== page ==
The GST function in (20) is defined as where is the signum function; ; is iteratively computed by and the thresholding value . When , the GST function is which is the famous soft-thresholding function. When , the GST function is given by which is the famous hard-thresholding function. Therefore, soft-thresholding and hard-thresholding functions can be regarded as the special cases of the GST function. The computational costs of both functions are because and are computed element-by-element.

The proposed iterative algorithm is generated from (17) to (22). The proposed algorithm is called “” because it solves -regularized image deblurring with the use of the split Bregman method. The efficiency of the proposed algorithm is mainly dependent on the computations of subproblems , , and , and all have low computational costs as briefly analyzed above. Therefore, the efficiency of the proposed algorithm is high, as will be verified by the experiments. As mentioned in [14], the GST function has the following four properties:   ,    if ,   , and    for . Thus, according to the proof in [24], the convergence of GST is guaranteed; that is, subproblems and converge with iteration.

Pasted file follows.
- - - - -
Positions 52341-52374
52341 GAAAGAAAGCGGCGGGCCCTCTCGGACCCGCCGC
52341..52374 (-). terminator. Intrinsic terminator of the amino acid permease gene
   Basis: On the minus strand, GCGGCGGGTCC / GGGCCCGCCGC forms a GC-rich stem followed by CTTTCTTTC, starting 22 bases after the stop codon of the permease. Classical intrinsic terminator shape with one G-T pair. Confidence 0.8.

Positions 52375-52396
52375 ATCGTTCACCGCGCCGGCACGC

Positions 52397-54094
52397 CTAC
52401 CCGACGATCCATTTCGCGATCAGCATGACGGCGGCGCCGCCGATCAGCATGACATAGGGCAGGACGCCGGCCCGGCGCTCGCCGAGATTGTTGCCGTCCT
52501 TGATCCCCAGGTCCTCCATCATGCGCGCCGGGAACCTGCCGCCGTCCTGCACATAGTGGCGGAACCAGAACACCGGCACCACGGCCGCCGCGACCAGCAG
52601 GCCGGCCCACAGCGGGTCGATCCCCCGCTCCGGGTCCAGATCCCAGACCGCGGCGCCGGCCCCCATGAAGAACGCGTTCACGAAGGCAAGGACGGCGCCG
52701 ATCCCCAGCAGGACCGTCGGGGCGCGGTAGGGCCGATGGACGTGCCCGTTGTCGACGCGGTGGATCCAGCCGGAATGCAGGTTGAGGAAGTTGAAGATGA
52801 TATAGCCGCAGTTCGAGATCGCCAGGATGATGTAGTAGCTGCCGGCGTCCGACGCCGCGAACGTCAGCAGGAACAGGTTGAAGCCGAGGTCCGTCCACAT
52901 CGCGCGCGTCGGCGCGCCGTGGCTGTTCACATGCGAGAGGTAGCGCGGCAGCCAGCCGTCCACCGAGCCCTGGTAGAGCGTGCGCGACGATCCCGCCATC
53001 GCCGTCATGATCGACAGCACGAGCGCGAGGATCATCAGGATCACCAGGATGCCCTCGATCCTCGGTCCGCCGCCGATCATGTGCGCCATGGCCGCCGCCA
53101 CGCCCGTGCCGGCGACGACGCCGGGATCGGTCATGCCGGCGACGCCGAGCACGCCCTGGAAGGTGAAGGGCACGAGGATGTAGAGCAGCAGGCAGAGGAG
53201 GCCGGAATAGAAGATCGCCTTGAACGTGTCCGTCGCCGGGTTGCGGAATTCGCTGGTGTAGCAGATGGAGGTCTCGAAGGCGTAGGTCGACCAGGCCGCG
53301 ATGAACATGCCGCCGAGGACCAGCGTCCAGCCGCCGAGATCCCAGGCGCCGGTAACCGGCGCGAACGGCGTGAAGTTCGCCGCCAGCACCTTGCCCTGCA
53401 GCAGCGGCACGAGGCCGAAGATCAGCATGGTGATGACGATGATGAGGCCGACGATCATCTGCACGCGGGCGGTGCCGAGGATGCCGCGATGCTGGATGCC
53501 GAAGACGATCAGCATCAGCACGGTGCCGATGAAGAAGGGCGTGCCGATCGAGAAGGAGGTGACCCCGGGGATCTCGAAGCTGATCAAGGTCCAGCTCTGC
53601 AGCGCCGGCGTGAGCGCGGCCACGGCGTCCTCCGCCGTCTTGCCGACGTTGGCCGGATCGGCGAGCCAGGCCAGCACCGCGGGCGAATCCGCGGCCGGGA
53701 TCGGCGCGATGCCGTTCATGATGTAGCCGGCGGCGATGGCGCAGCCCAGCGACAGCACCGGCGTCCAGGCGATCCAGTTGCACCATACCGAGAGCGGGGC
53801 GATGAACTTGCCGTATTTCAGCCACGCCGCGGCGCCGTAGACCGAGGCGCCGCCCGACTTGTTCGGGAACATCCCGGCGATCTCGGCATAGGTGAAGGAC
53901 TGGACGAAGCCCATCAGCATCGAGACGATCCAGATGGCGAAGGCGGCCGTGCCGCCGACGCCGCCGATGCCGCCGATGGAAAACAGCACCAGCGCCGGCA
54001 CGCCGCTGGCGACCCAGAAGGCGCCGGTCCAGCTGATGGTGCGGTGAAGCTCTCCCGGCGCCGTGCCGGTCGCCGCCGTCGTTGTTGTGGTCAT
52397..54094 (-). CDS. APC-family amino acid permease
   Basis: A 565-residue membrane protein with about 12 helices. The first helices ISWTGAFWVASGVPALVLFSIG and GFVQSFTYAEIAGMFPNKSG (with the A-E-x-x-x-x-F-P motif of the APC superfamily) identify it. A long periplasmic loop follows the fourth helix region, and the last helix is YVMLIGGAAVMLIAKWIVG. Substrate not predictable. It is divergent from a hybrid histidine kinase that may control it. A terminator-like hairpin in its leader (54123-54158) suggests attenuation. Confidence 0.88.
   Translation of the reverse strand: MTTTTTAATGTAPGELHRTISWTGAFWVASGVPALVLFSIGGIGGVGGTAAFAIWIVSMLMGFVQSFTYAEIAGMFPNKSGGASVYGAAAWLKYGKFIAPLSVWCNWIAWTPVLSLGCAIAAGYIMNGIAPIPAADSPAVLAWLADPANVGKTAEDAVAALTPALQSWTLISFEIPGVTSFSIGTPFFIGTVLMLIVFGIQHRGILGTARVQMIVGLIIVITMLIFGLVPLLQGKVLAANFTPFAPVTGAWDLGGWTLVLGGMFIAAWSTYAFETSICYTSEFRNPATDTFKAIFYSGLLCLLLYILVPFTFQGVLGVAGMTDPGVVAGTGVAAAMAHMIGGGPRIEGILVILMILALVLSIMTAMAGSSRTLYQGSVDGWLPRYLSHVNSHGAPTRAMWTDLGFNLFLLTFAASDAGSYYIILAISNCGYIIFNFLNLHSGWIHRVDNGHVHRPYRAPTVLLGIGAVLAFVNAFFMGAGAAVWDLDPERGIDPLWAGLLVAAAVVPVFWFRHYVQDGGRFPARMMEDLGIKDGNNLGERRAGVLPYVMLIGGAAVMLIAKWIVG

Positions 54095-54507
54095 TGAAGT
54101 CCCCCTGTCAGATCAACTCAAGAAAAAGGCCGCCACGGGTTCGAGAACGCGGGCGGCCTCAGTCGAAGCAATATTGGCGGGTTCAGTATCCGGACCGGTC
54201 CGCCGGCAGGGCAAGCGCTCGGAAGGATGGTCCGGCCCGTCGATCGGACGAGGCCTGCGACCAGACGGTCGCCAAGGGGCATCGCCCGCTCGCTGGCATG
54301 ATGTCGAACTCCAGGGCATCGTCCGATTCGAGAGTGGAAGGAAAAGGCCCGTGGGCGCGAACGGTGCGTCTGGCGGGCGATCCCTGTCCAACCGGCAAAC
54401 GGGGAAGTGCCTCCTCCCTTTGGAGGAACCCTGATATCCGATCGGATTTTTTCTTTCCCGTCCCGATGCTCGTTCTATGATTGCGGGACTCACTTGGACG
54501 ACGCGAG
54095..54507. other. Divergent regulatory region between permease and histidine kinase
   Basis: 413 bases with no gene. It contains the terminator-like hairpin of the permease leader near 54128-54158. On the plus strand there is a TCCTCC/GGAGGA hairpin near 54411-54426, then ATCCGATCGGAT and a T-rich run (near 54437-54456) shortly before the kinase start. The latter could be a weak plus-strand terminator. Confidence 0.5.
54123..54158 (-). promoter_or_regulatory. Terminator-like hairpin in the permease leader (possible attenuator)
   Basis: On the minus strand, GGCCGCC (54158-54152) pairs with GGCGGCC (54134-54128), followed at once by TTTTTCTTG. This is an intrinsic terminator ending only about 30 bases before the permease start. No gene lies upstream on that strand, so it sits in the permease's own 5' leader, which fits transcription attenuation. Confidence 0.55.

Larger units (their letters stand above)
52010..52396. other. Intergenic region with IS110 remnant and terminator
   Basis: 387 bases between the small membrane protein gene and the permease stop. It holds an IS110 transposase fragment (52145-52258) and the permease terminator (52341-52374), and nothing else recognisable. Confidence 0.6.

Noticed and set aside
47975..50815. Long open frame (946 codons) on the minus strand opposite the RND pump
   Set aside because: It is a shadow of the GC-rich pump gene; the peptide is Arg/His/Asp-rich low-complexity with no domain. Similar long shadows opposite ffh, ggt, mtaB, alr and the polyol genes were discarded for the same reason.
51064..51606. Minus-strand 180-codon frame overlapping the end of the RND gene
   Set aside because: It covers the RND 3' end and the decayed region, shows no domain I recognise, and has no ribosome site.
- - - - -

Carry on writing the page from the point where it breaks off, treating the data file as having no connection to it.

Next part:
4. Experiments and Results